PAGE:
Here's the deal: I've begun to wonder if one of my good friends is gay. While I understand that there's no way I can know for sure unless he specifically tells me he is or he isn't, if he did come out, I wouldn't be at all surprised. Personally I don't care if he's gay, straight, or somewhere in between, but we live in a part of the U.S. that's not very GLBTQ-friendly, so I can see why he'd want to keep it on the DL if that was indeed the case. Recently, though, when we've talked about relationships (in general--not his or my romantic escapades specifically), he's made comments that seem like he's trying to feel out where I stand on this topic. Is there anything I can say or do to let him know that if there's something he wants to tell me, it's OK, and that I'll be there for him no matter what?
For the record, I'm straight, so I don't know what it's like to come out to one's friends. But after seeing my cousin face the wrath of his homophobic parents when he came out, I get that there are a lot of risks involved. It just breaks my heart to think that my friend could be holding back something important out of fear, you know?
Posts: 6 | Registered: Aug 2011
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It sounds to me like you're doing the right thing, just answer his comments honestly and don't pressure him. He might not quite be ready to come out, and like you noted, it is a scary and risky thing for some people. If he is gay, and he feels safe coming out and wants to, he will-what you can do is just let him take all the time he might need.
I knew I was gay for nearly four years before I told anyone, and when I told my best friend, it was by copying a link to a thread I'd posted on a different board where I said I thought I might like girls and asked for advice. I told another friend by messaging her on MySpace (remember that old site nobody uses anymore?) because I started having a panic attack when I tried to type it into a message on the site she's on most often, because I knew that she would read it soon, whereas if I told her on the other site I didn't know when she would read it and I didn't have to face her as quickly (so to speak...both friends were 1500 miles away at the time). And this was when both friends had already come out (via Facebook...I admire their courage) as lesbian. I had no rational reason to be worried about their reaction, they were both great people and incredibly nice, plus I've known them for years. I'm not out to any straight friends, at least not directly. The first friend I told ended up telling at least one person, and my mom told at least two people, who probably mentioned it to other friends and such. Again, I had no real reason to be afraid of telling any of these people. My mom's first husband came out as gay while she was married to him (she said it seemed hypocritical for her to freak about me when she was ok with her first husband-she used to go say hi to him, we'd visit every so often and see how he was doing. He ran an antique shop and gave me and my brother each a little toy thing once.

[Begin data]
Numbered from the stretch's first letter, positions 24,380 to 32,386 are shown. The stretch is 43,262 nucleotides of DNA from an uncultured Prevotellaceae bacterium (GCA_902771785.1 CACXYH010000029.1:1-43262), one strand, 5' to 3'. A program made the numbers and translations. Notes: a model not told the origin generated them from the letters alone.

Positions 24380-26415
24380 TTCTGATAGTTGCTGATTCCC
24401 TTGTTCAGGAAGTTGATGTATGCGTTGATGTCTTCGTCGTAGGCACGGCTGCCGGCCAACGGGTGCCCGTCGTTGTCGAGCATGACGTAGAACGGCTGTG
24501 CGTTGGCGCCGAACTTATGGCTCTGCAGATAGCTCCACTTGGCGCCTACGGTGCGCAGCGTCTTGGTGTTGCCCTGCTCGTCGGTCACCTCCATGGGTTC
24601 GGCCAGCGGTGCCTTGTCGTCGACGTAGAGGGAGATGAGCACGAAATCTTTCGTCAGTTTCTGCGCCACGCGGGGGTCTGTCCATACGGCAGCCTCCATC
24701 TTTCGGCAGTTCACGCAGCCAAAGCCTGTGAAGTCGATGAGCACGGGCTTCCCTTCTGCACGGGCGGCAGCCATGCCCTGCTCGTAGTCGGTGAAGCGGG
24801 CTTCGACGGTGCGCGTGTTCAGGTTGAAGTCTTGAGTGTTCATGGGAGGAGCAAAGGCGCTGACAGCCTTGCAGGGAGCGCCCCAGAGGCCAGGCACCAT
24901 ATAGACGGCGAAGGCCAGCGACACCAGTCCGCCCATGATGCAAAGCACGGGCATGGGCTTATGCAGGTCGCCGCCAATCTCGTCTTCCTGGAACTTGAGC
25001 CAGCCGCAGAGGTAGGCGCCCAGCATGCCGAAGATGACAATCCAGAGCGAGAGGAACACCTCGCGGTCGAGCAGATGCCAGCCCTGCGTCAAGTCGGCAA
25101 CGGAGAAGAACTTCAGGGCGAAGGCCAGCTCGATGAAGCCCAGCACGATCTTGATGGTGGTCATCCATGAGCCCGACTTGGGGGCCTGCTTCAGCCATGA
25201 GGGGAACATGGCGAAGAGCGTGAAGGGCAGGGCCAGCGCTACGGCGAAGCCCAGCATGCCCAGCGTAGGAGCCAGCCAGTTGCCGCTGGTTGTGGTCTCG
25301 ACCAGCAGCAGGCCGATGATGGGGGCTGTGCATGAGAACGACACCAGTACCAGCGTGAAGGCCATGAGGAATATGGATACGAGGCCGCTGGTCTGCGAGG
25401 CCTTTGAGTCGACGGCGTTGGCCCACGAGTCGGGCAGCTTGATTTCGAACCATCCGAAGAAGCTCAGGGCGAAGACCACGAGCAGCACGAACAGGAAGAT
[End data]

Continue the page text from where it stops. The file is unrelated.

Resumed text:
So I'd say just be patient and let him take his time. Answer his comments supportively and just be there.
I agree with Kawani, I think you're doing pretty good.
Does he know much about your views of gay people? If not, it might be worth bringing it up in conversation. If your cousin is out, that sounds like it could be a conversation starter. Also, keep a check on yourself and make sure you aren't saying anything homophobic without thinking about it (things like "that's so gay")
I really think the best thing you can do is to be clear that you have no problems with anyone being gay, and that you are a supportive friend. Don't ask him if he's gay, or pressure him into talking to you. It might be that he just needs time, or maybe you being clearly supportive will be enough for him to come out, or maybe he isn't gay at all. Let him come out in his own time (Like Kawani, I knew for a couple of years before coming out, even though I had no reason to think my friends would be bothered by it, when I did come out many of them told me that they suspected)
quote:Is there anything I can say or do to let him know that if there's something he wants to tell me, it's OK, and that I'll be there for him no matter what?
That sounds pretty good to me as it is.
Posts: 134 | From: UK | Registered: Jan 2011
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For the record, my friends opened the line for the orientation discussion with a "If any of you lot is bi or gay or something you should know that you can tell me." However I was somewhat intimidated by this so I didn't tell them anything until years later!
But! It was very, very helpful to know that my friends would not judge me or would not treat me any different and that to them, my orientation would never be that big a deal. That is why my friend was the first person I ever told. Followed by my sister half a year later as she asked me directly.
Posts: 236 | From: Europe | Registered: Oct 2009
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